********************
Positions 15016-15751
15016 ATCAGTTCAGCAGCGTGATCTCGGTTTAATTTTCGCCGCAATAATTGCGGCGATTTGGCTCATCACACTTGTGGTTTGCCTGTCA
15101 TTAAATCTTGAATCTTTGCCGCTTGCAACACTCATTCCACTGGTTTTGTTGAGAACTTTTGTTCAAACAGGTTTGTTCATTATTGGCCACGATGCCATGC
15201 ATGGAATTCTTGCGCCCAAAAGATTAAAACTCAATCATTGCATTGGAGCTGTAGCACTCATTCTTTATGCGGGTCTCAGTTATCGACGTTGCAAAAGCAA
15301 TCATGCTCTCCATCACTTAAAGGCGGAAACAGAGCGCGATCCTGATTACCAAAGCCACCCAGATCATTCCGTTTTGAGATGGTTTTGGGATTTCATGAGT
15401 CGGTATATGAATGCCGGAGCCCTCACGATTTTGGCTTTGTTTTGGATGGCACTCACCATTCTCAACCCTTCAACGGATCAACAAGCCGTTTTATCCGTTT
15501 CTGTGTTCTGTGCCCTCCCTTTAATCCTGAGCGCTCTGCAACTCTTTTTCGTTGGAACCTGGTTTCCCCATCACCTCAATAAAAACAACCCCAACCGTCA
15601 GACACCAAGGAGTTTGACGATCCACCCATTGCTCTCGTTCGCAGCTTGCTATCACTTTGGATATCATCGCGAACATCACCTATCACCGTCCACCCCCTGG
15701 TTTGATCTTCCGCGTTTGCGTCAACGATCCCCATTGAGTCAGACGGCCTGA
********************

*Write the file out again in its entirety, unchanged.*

Positions 15016-15751
15016 ATCAGTTCAGCAGCGTGATCTCGGTTTAATTTTCGCCGCAATAATTGCGGCGATTTGGCTCATCACACTTGTGGTTTGCCTGTCA
15101 TTAAATCTTGAATCTTTGCCGCTTGCAACACTCATTCCACTGGTTTTGTTGAGAACTTTTGTTCAAACAGGTTTGTTCATTATTGGCCACGATGCCATGC
15201 ATGGAATTCTTGCGCCCAAAAGATTAAAACTCAATCATTGCATTGGAGCTGTAGCACTCATTCTTTATGCGGGTCTCAGTTATCGACGTTGCAAAAGCAA
15301 TCATGCTCTCCATCACTTAAAGGCGGAAACAGAGCGCGATCCTGATTACCAAAGCCACCCAGATCATTCCGTTTTGAGATGGTTTTGGGATTTCATGAGT
15401 CGGTATATGAATGCCGGAGCCCTCACGATTTTGGCTTTGTTTTGGATGGCACTCACCATTCTCAACCCTTCAACGGATCAACAAGCCGTTTTATCCGTTT
15501 CTGTGTTCTGTGCCCTCCCTTTAATCCTGAGCGCTCTGCAACTCTTTTTCGTTGGAACCTGGTTTCCCCATCACCTCAATAAAAACAACCCCAACCGTCA
15601 GACACCAAGGAGTTTGACGATCCACCCATTGCTCTCGTTCGCAGCTTGCTATCACTTTGGATATCATCGCGAACATCACCTATCACCGTCCACCCCCTGG
15701 TTTGATCTTCCGCGTTTGCGTCAACGATCCCCATTGAGTCAGACGGCCTGA